How Long Should a Proposal Be?

Mary Cullen
Post by Mary Cullen
Originally published May 20, 2020, updated December 22, 2023
How Long Should a Proposal Be?

A great proposal can make or break a business deal. Your proposal lays out a persuasive plan regarding how you can help your client and why you deserve their business. It is a vital document that must be both comprehensive and concise. Many business writers struggle with the question of length. This article will explain how long your proposal should be based on success rates, and key considerations to ensure your proposal is the ideal length.

The ideal business proposal length

Designing a proposal with just the right length is a classic Goldilocks problem. Your pitch should not be too brief, leaving out valuable information. Your document should not be too long, causing your client to skim or skip sections. Yes, your proposal should be just the right length. So, how long should your proposal be?

Ten Pages

Proposify discovered that the most common winning proposal length is ten pages According to their audit of 1.6 million proposals. 

This proposal length is particularly surprising considering the audit proposal length range is between 9 and 19 pages. Successful bids fall on the briefer end of the spectrum, highlighting the importance of being succinct.

However, this is a framework metric only. The correct length is what best meets your reader’s needs.

Effective writing

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Put your client first

While this advice may seem obvious, the client can sometimes be forgotten in the sales process. In the flurry to get proposals out the door, writers sometimes have an overreliance on company templates. While proposals have a relatively standard structure, they must be tailored to your customer. Boilerplate content is easy to detect and can leave your client feeling like you don’t have a targeted plan for their needs.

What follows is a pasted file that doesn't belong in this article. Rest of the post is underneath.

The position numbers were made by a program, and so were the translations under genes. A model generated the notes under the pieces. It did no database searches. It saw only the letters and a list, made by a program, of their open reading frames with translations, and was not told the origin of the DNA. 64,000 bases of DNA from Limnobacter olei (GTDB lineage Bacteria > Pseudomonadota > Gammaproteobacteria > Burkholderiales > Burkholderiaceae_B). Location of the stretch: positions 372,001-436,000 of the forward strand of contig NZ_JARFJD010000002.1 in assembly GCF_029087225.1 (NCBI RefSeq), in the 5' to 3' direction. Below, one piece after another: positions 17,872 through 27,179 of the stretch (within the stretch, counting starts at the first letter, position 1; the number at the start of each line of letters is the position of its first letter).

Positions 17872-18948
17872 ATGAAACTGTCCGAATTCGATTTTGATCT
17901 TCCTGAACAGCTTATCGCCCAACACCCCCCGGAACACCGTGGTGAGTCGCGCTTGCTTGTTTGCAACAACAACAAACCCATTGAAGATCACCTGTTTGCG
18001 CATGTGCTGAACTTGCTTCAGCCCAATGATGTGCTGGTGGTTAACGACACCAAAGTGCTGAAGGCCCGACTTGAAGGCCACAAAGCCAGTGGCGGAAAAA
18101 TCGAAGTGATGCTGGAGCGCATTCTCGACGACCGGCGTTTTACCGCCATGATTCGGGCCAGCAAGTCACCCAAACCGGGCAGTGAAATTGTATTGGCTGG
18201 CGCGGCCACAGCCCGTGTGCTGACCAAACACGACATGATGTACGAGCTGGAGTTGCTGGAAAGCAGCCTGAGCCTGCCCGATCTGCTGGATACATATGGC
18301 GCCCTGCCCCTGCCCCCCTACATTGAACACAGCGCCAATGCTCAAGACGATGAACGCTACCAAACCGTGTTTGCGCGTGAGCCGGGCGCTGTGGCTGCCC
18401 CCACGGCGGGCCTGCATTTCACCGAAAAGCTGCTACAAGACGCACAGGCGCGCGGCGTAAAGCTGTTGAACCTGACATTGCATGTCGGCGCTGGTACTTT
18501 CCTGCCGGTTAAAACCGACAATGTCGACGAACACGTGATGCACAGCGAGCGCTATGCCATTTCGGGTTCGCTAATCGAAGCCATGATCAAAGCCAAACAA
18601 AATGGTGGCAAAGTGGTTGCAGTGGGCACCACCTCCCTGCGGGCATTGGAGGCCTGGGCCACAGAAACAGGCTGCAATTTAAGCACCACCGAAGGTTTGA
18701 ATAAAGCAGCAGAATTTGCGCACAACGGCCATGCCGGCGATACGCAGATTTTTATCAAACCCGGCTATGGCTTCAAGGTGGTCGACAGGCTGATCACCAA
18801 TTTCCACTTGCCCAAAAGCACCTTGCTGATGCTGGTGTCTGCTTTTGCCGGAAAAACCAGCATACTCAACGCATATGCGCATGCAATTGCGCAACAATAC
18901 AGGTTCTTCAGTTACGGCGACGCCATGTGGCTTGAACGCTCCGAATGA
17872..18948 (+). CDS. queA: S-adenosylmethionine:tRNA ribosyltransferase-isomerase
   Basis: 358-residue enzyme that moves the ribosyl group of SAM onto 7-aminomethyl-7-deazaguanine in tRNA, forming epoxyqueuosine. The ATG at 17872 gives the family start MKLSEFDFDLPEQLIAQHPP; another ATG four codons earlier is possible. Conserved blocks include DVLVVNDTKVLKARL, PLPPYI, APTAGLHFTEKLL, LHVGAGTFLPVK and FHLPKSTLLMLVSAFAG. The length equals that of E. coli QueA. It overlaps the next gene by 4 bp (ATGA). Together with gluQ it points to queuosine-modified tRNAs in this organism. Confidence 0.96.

The true answer to “how long should a proposal be?” is it depends.

Considering your audience is essential to determine the appropriate proposal length. Certain clients will only spend time carefully reading the executive summary and the budget while giving a quick skim of the rest. Other clients are seeking a deep dive into your work plan and your team’s qualifications.

A valuable trick to ensure your content is relevant is to analyze your proposal headings. Each title should be a compelling summary of the following section. Review each one from your customer’s perspective. Does that section build your business case and get you closer to a signed contract? If yes, that section is a keeper. Would the buyer find the header directly relevant to their operations? If not, that header and accompanying text must be rewritten or removed entirely.  

A strong understanding of your readers’ requirements and preferences will allow you to draft a document with the correct length for your client.  

The ultimate question

Successful business proposals balance brevity and detail. Each section and sentence builds a convincing case that your reader will benefit from your product or service. This document has the difficult task of being persuasive while ensuring your client makes an informed buying decision. Plan, write, and review your document with the following question in mind: Will this proposal get a “yes!” from my customer?  

If your answer is “yes!” then you’re preparing a winning proposal and the length is right. Learn more about Business Proposal Writing through our dedicated course.


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Mary Cullen
Post by Mary Cullen
Originally published May 20, 2020, updated December 22, 2023
Mary founded Instructional Solutions in 1998, and is an internationally recognized business writing trainer and executive writing coach with two decades of experience helping thousands of individuals and businesses master the strategic skill of business writing. She excels at designing customized business writing training programs to maximize productivity, advance business objectives, and convey complex information. She holds a B.A. in English from the University of Rhode Island, an M.A. in English Literature from Boston College, and a C.A.G.S. in Composition and Rhetoric from the University of New Hampshire.